How Does Wine Fermentation Work? (Padigan)

The sweet, nutrient-rich must is an ideal medium for growing diverse species of yeast during the fermentation process. Naturally present yeast may include the familiar Saccharomyces, found in bread and beer, as well as more exotic genera. As a result, the beginning of fermentation involves a lot of biodiversity, with many different types of yeast competing for resources.

Packets of Yeast

A Simple Guide on How to Choose Wine Yeast (AIH)

I have been making wine from fresh must purchased in 6-gallon pails I can not seem to get it as dry as commercial wines. It appears all sugars have fermented, SG.end up around 0.992-0.994. Is there a certain method or specific yeast to use?


When is Fermentation Finished? (MoreWine!)

Within two weeks most of the sugar will have been consumed by the yeast and fermentation will slow, making it easier to keep track of the falling sugar level of your wine. You want to be aware of your sugar levels because they will give you an overview of how the ferment has been progressing.

Juice flowing from basket press

Pressing Grapes (Barnello Winery)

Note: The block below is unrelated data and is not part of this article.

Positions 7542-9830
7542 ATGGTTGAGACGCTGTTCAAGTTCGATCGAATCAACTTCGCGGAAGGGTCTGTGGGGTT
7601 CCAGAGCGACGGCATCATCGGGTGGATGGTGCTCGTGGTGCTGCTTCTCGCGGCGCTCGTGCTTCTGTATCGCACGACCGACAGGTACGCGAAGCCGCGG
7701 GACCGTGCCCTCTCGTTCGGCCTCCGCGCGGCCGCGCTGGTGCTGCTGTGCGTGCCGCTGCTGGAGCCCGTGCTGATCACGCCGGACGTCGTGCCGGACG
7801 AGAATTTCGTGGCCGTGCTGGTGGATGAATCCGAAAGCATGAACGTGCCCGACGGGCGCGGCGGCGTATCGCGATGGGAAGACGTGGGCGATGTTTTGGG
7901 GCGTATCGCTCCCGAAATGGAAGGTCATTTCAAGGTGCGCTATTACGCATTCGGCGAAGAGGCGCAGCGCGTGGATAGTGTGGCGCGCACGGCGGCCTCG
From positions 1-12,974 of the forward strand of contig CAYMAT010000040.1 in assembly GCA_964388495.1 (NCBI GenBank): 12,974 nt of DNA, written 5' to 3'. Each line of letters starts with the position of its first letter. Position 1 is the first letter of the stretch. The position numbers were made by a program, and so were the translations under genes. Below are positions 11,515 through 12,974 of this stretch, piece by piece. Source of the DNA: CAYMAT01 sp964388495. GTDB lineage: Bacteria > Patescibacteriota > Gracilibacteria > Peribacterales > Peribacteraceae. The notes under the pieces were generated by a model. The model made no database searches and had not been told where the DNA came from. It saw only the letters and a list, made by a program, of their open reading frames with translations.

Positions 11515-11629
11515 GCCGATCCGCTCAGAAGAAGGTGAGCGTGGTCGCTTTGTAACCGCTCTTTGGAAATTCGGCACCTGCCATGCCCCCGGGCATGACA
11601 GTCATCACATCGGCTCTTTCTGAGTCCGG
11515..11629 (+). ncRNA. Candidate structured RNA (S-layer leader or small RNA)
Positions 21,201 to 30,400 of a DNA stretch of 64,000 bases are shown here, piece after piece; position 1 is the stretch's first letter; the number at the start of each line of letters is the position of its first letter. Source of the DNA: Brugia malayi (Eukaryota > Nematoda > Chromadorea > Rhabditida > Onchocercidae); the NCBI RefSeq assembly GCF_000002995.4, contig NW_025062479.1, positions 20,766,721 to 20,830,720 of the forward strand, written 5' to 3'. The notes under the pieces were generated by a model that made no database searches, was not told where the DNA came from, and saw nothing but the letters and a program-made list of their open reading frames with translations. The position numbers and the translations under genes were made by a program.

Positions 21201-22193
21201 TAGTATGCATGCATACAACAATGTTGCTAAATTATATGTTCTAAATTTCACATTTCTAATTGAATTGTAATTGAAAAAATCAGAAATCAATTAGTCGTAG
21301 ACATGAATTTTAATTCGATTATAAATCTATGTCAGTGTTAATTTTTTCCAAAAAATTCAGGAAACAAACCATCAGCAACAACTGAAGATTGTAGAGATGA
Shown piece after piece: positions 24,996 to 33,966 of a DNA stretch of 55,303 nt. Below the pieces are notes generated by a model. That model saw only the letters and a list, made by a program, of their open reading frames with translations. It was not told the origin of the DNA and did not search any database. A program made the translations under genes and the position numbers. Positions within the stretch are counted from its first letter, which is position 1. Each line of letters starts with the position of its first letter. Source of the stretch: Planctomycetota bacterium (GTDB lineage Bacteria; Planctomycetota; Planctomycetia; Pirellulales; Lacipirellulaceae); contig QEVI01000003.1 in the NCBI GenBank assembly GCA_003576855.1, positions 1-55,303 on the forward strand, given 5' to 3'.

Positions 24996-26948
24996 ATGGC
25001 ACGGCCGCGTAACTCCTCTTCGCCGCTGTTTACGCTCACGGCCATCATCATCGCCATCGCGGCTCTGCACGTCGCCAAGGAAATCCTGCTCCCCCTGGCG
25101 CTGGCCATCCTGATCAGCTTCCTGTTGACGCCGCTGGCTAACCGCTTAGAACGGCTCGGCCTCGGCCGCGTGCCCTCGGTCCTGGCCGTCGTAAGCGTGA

This video shows how we press grapes after they have been crushed and destemmed. After pressing, we end up with 100% juice, which we transfer into vats (usually 32-gallon vats), where the majority of solids fall out to create what is called the gross lees.

Wine Grape Basket Press

Pressing a Red Wine Fermentation (MoreWine!)

At the end of the fermentation, the wine will have extracted everything it needs from the seeds and skins. When this is completed, it is time to press. It is important to press in a timely fashion because prolonged exposure to grape solids post-fermentation might cause reactions that could generate off-flavors and otherwise ruin the wine.

Bladder Wine Press

How to Choose a Wine Grape Press! (MoreWine!)

There are basically two types of wine press in the world: Basket Presses (also called Ratchet Presses) and Bladder Presses. The essential concept behind a wine press is to separate the juice or fermented wine (depending on if you’re doing reds or whites) from the skins, seeds and pulp that make up the solid parts of the grape.

So You Think You Know Malo? (SevenFifty Daily)

Malolactic fermentation is often explained by describing the buttery, creamy notes it contributes to many Chardonnays. A couple of decades ago, that profile was highly valued, and the hallmark of some very well-known California brands. However, as that style has fallen largely out of favor, many wine drinkers have come to take a more negative view of malolactic fermentation as something that can make wine seem heavy or graceless.

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